Friday, October 23, 2009

the speech obama needs to (but will not) give...,


The Oil Drum | As I’m sure all of you are painfully aware, the United States, along with the rest of the world, is in the midst of some of the most profound economic, environmental, and energy troubles ever experienced by modern civilization.

I understand the deep pain, anger, and confusion many of you are feeling at this moment, and I sympathize. My goal tonight is to try to clarify our situation a bit, and in doing so, perhaps channel some of those feelings towards more constructive ends.

The economic, environmental, and energy problems we are currently experiencing are not ultimately the fault of any one person, political group, ethnic group, religious group, country, or region. They go much deeper than that. They are, instead, manifestations of the ongoing conflict -- a war really -- between a finite planet and a human species with infinite aspirations.

In such a war -- a war we are waging against our very life-support systems -- we have no hope of winning. Our best hope is to, as quickly as possible, call off the war, regroup, and fundamentally restructure our society around the acceptance of our planet’s finite nature – around limits.

My words here are, no doubt, striking to you. These are not ideas commonly expressed in “polite” circles -- in the national print media, on television, in board rooms, in Congress, in addresses from the President. They are revolutionary. But they are true and they are necessary.

Let me use an analogy from my experience as a father. As children grow towards adulthood, one of the most painful experiences – for both the child and the parent – is the child’s slow realization and eventual acceptance of limits. Such an embrace of limits is, in fact, one of the hallmarks of “growing up.” My fellow Americans, we need to grow up.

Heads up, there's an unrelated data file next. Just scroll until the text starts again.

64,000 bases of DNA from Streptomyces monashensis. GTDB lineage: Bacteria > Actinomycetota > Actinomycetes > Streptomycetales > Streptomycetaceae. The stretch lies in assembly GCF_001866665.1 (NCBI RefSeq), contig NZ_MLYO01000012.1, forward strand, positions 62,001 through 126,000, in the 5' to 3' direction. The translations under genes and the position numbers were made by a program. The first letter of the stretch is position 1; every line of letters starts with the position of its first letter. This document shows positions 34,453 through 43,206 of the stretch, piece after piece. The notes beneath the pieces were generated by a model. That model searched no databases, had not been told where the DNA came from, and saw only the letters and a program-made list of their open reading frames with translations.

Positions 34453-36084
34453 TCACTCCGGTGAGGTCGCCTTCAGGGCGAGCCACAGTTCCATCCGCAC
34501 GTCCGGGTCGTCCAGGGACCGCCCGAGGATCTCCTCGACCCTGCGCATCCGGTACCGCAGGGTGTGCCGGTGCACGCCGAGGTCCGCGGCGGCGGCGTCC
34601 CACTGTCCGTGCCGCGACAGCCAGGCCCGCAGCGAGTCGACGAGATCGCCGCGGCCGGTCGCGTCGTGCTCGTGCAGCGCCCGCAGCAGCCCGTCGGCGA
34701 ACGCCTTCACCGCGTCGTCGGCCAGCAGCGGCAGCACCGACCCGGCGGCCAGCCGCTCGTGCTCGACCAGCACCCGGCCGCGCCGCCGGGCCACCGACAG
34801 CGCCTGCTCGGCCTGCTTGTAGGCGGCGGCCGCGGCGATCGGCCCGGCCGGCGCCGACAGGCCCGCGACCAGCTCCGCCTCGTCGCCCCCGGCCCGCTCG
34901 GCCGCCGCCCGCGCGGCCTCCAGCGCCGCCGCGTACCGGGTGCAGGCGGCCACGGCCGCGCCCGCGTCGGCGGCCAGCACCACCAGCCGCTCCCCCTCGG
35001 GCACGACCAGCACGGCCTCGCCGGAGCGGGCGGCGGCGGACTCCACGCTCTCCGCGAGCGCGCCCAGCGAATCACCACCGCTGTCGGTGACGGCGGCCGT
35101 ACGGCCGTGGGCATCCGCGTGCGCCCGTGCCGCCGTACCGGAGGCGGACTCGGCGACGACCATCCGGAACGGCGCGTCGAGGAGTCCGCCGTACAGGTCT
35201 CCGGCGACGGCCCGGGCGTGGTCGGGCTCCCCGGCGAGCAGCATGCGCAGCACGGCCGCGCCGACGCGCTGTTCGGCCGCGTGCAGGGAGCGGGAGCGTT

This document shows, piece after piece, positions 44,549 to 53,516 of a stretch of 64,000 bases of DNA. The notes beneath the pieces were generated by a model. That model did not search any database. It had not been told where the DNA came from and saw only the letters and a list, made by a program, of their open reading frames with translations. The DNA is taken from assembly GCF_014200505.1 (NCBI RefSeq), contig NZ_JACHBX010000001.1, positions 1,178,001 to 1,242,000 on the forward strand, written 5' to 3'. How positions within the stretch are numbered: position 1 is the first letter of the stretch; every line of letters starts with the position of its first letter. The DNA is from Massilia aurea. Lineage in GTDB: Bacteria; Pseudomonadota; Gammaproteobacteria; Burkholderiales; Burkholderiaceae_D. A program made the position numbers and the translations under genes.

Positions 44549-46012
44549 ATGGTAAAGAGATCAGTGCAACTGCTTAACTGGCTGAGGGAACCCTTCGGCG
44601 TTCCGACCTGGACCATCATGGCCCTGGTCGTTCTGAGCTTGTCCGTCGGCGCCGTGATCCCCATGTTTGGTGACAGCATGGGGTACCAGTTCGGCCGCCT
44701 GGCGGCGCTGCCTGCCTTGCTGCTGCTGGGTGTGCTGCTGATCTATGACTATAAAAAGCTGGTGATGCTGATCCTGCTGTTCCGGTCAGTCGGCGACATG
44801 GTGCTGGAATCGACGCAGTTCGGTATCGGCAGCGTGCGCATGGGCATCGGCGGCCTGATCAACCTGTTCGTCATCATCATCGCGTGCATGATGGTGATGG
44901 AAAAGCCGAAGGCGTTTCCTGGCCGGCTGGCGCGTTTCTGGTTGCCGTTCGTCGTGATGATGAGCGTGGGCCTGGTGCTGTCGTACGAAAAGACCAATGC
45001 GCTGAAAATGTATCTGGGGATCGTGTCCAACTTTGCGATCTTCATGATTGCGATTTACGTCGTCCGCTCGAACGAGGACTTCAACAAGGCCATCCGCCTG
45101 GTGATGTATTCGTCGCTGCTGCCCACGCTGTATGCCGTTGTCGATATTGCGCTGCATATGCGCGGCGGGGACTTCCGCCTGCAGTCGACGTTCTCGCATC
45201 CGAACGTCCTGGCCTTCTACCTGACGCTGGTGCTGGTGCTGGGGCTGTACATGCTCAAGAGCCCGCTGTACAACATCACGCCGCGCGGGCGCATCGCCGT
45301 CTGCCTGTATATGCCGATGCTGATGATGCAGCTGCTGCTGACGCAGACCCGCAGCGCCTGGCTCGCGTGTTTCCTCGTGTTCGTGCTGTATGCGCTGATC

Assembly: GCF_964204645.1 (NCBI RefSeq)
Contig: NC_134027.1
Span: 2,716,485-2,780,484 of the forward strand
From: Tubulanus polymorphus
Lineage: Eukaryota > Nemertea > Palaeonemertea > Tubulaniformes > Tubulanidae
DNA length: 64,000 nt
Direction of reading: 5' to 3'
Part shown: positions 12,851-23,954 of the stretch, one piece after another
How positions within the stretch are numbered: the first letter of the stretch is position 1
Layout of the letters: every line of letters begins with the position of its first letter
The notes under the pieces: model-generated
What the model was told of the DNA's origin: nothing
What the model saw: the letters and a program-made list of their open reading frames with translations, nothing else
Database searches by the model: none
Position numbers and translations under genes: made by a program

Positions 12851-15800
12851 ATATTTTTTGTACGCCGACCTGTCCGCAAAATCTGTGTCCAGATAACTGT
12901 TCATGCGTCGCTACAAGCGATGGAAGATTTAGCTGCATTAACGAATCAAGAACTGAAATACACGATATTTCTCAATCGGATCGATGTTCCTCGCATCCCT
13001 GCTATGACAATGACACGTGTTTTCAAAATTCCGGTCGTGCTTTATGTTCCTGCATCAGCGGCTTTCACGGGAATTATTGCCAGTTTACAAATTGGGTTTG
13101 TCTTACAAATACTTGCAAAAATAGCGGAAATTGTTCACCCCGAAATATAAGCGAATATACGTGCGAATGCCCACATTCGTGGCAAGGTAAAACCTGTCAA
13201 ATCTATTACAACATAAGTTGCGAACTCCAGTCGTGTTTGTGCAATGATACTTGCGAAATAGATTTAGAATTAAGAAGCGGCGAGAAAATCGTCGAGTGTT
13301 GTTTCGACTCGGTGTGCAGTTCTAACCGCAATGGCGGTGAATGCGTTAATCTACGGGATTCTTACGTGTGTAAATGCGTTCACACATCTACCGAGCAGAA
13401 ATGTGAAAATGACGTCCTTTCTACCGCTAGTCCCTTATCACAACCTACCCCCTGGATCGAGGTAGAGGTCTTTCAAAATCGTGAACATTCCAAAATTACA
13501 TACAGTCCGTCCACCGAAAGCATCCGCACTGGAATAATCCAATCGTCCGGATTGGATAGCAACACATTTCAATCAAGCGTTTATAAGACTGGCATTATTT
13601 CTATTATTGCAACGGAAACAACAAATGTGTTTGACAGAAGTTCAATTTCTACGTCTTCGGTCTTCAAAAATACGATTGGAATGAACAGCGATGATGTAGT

Limits
We, as a species, are now bumping up against -- slamming into, really -- some very immutable biophysical limits on a global scale. These limits and the mounting consequences for their continued violation have been predicted and well documented by our best scientists for many decades -- complete with dire warnings for the consequences of failing to change our course.

We have not heeded these warnings and we are now suffering the predicted consequences. It is our own fault.

We have reached limits in two very real and dangerous senses. Firstly, our voracious material wants have outstripped the Earth’s physical limits -- hard limits on how much and how rapidly the Earth can provide us with material and energy resources to run our industrial lifestyles. A partial list of these increasingly scarce resources includes fossil and nuclear energy sources, freshwater for drinking and irrigation, phosphate fertilizer, and various key metal ores. Even theoretically renewable resources such as our ocean fisheries, fertile soil, and forest products are being destroyed by persistent abuse.

In short, we cannot have infinite wants on a finite planet. These were childish wishes.

Secondly, the almost-unimaginable volumes of waste arising from our industrial activities have overwhelmed the Earth’s waste-disposal systems. The list of accumulating toxins is long and growing: greenhouse gases, PCBs, mercury and other heavy metals, radioactive waste, various endocrine disruptors, silt from eroded forests and farmland, excessive fertilizer, pesticides, and antibiotics from industrial factory farms in our estuaries and drinking water, as well as many others I could list. Most notable among this shameful list are the greenhouse gases arising from our civilization’s terminal addiction to fossil fuels. These have accumulated in our atmosphere to such an extent that a potentially disastrous suite of climatic changes has already been initiated – changes that may ultimately endanger our very survival as a species.

We have fouled our nest. Again, we are guilty of childish behavior – mindless, reckless, and irresponsible.

The End of Growth
Having recognized these limits, we are immediately challenged to renounce one of our most cherished beliefs as a civilization -- the idea of continuous material growth.